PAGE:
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Alexanderson v. Monroe

United States District Court, Ninth Circuit

November 12, 2013

ALVIN ALEXANDERSON, Plaintiff,
v.
JAMES GORDON MONROE, CAROLYN DALE MONROE, and C-LAZY-K RANCH, INC., Defendants.

Alvin Alexanderson, Ridgefield, WA, Pro Se.

Michael W. Peterkin, Bend, OR, Attorney for Defendants.

OPINION & ORDER

MARCO A. HERNANDEZ, District Judge.

Plaintiff Alvin Alexanderson brings this action to quiet title to an easement over Defendants' land. Defendants move to dismiss because of claim and issue preclusion. Defendants argue that Plaintiff is barred from bringing this action because the matter was litigated to completion in a state court action. I agree that Plaintiff is barred by claim preclusion from bringing this action. I grant Defendants' motion to dismiss.

BACKGROUND

Plaintiff Alexanderson is the owner of two adjacent properties in Jefferson County, Oregon. First Am. Compl. ¶ 1. Defendants James and Carolyn Monroe own property along the eastern border of Alexanderson's properties. Id. at ¶ 2. Defendant C-Lazy-K Ranch, Inc. owns property to the southeast of Alexanderson's properties. Id. at ¶ 3.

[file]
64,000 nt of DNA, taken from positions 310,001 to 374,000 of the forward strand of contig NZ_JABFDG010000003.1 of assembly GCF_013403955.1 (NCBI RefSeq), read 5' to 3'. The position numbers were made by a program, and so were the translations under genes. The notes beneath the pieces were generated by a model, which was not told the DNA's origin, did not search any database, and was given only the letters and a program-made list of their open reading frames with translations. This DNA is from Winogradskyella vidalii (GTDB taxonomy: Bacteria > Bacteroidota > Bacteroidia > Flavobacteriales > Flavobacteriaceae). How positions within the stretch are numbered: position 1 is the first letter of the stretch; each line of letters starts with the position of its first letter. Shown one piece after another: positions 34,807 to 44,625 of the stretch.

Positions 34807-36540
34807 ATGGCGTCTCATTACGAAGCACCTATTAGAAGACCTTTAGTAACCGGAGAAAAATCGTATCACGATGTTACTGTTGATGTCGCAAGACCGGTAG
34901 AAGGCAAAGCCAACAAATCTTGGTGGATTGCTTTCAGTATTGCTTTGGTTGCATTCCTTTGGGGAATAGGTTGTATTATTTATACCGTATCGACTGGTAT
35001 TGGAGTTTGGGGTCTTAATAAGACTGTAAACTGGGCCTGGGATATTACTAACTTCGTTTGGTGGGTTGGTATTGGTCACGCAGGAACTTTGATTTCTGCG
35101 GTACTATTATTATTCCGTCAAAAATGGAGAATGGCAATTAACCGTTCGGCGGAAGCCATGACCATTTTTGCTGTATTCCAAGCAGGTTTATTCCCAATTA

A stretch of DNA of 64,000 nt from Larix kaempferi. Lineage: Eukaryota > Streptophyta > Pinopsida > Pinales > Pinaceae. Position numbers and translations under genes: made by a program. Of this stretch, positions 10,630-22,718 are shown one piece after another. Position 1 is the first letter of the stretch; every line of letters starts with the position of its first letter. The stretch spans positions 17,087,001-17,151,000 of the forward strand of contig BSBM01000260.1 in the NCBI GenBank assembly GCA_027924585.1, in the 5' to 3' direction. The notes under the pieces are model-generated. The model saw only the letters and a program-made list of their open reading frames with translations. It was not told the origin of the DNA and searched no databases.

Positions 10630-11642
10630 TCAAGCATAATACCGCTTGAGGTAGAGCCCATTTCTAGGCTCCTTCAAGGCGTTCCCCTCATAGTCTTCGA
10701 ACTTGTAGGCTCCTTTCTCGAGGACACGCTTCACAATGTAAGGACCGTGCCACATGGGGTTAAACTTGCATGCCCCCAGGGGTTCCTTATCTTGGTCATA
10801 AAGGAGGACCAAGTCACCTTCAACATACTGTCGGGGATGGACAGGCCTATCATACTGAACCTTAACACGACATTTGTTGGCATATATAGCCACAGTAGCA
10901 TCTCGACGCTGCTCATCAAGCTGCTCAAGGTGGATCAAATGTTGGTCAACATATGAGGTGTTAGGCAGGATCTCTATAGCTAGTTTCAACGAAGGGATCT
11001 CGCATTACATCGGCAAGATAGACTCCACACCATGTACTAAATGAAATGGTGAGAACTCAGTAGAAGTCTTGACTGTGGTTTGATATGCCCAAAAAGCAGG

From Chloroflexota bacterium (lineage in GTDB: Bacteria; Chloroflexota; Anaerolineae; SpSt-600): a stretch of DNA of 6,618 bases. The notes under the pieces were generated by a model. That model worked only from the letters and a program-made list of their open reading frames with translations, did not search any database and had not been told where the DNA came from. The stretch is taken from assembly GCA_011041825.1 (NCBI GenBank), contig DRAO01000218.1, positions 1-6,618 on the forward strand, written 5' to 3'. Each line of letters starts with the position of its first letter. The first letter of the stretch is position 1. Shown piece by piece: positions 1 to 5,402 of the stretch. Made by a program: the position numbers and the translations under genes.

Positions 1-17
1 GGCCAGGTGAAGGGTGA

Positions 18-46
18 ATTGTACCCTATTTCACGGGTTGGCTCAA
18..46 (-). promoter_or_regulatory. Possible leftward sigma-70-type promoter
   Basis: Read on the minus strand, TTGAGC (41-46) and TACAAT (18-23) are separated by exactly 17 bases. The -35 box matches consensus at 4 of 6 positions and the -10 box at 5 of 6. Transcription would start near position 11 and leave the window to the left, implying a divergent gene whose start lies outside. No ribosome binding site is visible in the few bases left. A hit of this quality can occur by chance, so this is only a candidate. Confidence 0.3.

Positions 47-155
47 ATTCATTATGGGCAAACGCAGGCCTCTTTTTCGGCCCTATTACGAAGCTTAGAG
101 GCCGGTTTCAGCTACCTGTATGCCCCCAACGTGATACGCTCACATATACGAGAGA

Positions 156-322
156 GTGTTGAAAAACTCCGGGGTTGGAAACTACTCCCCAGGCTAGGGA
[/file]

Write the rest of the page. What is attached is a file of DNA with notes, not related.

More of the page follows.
The parties in this case were previously involved in a state court action in Jefferson County, Oregon. Burgess Decl. Ex. 1 at 1.[1] In the state action, Alexanderson pled several counterclaims against the Monroes and C-Lazy-K Ranch. Id. at Ex. 1 at 6-21. The counterclaims state various legal theories to establish access to a road over the Monroes' and C-Lazy-K Ranch's properties. Id . In particular, the theory of access in Alexanderson's fourth, fifth, sixth, and seventh counterclaims of the state court action are by easements. Id. at 9-17. A four-day trial was held in August 2007. Id. at Ex. 2 at 1. The primary issue was whether Alexanderson had any "public or private rights to use a disputed road across [the Monroes' and C-Lazy-K Ranch's] properties[.]" Id. at Ex. 2 at 2. The trial court made rulings, and Alexanderson appealed the decision to the Oregon Court of Appeals.[2] Id . Upon remand, the trial court concluded that Alexanderson did not have a right to access the portion of the road over the Monroes' and C-Lazy-K Ranch's properties. Id. at Ex. 2 at 4.

Alexanderson filed this case on May 14, 2013, eight days before the judgment had entered in the state court action. Burgess Decl. ¶ 4; Ex. 2. In the present case, Alexanderson asks this court to grant an easement over the same properties and at the same location as in the state court action. First Am. Compl. ¶¶ 13-14.

STANDARDS